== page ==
At Bath’s monthly neighborhood watch meeting on March 6, State Trooper Nathan Branosky held an active shooter training session. Residents learned about the “Run, Hide, Fight” method and how they can protect themselves in case an active shooter enters their workplace or school.
While Branosky acknowledged this is an “uncomfortable” topic, he added: “Unfortunately, this is where we are at in society.”
He said that the dangers of an active shooter are a “close second” behind the dangers of the opioid epidemic.
“If you do not have an active shooter policy at your workplace, you are wrong,” he said.
The State Police advocate the three-step “Run, Hide, Fight” method. Should a resident be in an active shooter situation, their first goal should be getting out of harm’s way. Only when they are out of danger should they prevent others from entering the building and call 911.
If it is impossible to flee the building, hiding is the next resort. Individuals should find a hiding place and secure its entrance by barricading it with heavy objects. They should also turn out the lights and remain silent.
Finally, if fleeing or hiding is not an option, Branosky said fighting back is the “last resort.” Individuals should look for ways to improvise weapons and commit themselves to attacking the intruder.
Branosky said another important way to protect oneself against an active shooter is to be more observant. He said individuals staring at their phones when they enter or exit buildings, get into their vehicles, and even sit at a restaurant are making themselves vulnerable. They will not be “good witnesses” and are missing opportunities to recognize exits should an emergency occur.
He also pointed out indicators of someone who is susceptible to violence. They include frequently arguing, being regularly absent from work or school, showing a lack of communication, or demonstrating dissociation.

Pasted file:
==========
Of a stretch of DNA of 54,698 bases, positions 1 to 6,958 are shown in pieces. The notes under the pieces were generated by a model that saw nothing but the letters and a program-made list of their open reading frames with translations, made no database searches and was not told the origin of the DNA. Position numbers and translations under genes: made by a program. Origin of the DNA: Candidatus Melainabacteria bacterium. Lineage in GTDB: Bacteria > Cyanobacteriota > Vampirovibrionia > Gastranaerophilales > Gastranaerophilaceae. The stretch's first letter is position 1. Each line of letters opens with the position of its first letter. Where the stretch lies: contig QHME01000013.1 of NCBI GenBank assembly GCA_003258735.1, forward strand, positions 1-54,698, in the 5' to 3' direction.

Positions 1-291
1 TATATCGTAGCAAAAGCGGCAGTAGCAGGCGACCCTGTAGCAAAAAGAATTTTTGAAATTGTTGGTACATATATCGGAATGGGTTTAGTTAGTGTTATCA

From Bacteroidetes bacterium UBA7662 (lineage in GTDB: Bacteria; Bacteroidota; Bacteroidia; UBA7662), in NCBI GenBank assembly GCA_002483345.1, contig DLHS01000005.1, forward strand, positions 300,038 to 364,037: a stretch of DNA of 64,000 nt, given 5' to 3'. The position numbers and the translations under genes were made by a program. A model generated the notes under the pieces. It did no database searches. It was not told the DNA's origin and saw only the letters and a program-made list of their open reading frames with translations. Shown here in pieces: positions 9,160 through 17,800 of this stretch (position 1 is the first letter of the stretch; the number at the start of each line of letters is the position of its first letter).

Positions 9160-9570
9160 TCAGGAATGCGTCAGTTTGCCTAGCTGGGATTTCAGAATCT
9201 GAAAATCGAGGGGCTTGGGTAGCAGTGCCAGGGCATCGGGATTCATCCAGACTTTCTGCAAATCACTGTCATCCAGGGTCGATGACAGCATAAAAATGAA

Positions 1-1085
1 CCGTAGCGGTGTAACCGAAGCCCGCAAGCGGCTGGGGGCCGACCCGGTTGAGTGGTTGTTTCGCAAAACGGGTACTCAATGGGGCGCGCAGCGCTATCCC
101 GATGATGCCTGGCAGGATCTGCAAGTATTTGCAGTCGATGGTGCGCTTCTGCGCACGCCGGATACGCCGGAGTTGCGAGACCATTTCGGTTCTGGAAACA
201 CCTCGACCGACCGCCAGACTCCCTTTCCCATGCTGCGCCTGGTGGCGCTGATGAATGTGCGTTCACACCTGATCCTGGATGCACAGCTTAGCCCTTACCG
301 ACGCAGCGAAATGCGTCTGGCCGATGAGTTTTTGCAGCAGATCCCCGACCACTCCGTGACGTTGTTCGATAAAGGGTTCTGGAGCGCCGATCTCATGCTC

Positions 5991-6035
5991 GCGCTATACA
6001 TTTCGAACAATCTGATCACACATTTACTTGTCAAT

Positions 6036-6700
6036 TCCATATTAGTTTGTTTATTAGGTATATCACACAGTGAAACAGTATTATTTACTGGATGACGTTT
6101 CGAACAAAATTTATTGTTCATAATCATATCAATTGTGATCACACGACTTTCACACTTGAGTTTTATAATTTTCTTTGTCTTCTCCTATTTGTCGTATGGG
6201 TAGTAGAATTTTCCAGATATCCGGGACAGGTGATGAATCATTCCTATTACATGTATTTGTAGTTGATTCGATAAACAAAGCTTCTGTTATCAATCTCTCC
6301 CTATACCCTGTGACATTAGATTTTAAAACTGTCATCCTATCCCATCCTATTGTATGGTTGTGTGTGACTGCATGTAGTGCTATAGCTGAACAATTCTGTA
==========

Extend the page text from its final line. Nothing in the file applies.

He said if individuals notice someone they work or study with exhibiting these behaviors “day after day,” they should ask if they are alright.
“It is okay to ask,” he said.
He also said an obsession with guns and violence is another indicator of someone susceptible to being a mass shooter. Showing off guns on social media, he added, is a red flag.
Workplace arguments, domestic violence, bullying, and political motivation are leading causes of mass shootings.
Branosky added that the number of mass shootings are “going higher and higher,” with more than 250 incidents in the U.S. between 2000 and 2017 and 2,315 killed or wounded.
With these numbers rising, Branosky said it is important to be “proactive” by incorporating trainings into schools and workplaces and actually practicing those trainings.
“It is not worth anything unless you practice,” he said.
State Police provide free trainings for schools and workplaces. They also have the Bureau of Criminal Investigation Intelligence which can go onsite and “beef up” a business’s security plan.